It remained a particular event and that was a kind of shock to the almost 50 thousand spectators of the match, they were not used to seeing a foul of this kind. Instead, Caligula's intervention allowed the New England Revolution to win the derby (they were from New Jersey) and wrote the history of MLS

So much so that the official YouTube channel dedicated an episode to him. Also because Caricola was considered a very good defender and that, indeed, in New York he should have been one of the best - then it was understood that he was not: the first seasons of the Metrostars with both Italians were a disaster. 

Before becoming the first Italian to play in MLS in 1996 with the New York Metrostars, Caricola was a top defender in Serie A between the 1980s and 1990s. Barese, started in Bari until arriving at Juventus, with which he won two Scudetti and also a Champions League (in 1984) in four years in Turin. Caricola then became a column of Genoa CFC, playing more than 200 games with The Griffin - but unfortunately he missed the historic semi-final with Liverpool of the UEFA Cup - and tying his name to that of the Ligurian club, with whom he also played the last Italian games after a tiny spell at Torino. In 1995 the farewell to Italy and the arrival in the United States.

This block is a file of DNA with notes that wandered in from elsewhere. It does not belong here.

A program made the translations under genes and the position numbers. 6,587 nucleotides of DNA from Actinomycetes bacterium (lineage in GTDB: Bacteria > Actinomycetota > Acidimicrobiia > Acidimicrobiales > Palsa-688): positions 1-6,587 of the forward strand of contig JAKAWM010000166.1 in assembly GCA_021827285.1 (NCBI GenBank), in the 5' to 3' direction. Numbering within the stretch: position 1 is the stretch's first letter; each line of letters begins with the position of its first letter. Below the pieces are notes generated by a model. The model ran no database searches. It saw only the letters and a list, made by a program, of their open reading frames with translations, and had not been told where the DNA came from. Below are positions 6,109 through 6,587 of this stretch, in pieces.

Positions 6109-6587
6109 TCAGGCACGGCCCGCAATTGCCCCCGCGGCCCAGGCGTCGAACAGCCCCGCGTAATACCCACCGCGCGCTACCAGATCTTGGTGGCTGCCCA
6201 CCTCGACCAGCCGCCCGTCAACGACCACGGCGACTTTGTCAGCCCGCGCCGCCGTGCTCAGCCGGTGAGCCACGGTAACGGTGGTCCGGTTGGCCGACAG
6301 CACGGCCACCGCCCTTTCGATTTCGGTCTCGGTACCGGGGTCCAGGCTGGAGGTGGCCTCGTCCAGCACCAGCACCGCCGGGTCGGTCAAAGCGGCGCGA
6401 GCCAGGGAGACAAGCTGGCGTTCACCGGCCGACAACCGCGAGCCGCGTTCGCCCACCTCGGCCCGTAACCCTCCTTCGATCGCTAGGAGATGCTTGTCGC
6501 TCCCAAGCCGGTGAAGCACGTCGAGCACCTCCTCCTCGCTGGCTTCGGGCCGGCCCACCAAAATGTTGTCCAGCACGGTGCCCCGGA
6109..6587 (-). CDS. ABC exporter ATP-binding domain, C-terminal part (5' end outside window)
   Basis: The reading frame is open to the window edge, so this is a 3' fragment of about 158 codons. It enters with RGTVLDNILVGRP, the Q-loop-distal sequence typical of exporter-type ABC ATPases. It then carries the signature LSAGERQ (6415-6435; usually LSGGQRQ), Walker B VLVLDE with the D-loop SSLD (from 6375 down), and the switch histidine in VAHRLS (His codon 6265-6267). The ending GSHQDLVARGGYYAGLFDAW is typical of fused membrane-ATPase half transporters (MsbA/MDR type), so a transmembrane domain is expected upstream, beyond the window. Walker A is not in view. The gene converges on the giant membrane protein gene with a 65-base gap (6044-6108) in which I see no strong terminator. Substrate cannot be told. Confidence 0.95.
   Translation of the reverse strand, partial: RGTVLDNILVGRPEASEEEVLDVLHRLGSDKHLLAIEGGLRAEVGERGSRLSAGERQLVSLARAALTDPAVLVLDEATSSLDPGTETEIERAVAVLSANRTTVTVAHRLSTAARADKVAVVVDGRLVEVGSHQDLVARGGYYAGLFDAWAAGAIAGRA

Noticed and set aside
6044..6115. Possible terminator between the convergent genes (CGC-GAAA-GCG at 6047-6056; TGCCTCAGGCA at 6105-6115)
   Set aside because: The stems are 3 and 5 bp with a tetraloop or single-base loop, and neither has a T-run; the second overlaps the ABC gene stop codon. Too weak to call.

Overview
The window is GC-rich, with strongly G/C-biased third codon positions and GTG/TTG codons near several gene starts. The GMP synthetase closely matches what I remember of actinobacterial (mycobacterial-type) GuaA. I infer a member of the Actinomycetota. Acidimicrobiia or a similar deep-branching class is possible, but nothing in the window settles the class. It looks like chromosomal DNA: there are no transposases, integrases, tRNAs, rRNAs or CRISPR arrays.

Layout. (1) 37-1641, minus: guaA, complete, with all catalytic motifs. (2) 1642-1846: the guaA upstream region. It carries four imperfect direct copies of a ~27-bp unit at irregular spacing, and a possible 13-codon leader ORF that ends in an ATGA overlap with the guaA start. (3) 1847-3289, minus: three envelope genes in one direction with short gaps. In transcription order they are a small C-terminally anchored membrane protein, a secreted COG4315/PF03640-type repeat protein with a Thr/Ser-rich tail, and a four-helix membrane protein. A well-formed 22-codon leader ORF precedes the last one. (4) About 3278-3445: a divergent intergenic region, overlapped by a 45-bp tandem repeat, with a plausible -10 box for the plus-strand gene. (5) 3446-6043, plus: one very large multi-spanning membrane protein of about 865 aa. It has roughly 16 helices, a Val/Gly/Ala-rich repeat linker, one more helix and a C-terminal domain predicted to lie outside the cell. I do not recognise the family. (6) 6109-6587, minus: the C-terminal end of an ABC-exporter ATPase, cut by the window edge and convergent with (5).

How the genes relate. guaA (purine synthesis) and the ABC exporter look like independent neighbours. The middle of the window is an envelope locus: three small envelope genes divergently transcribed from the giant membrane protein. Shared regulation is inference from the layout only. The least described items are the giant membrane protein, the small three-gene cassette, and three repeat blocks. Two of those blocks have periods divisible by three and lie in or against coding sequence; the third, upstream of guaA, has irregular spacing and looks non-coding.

The simulation

Donadoni, on the other hand, had a different background, but shared with Caricola the idea of a career ending more crackling than a provincial team. After 18 trophies with AC Milan, he joined the American roster thanks to a pre-agreement with the New York Metrostars, but arrived after Caricola, who had instead been included through the Superdraft, a mode in which MLS clubs chose players at the beginning of the season.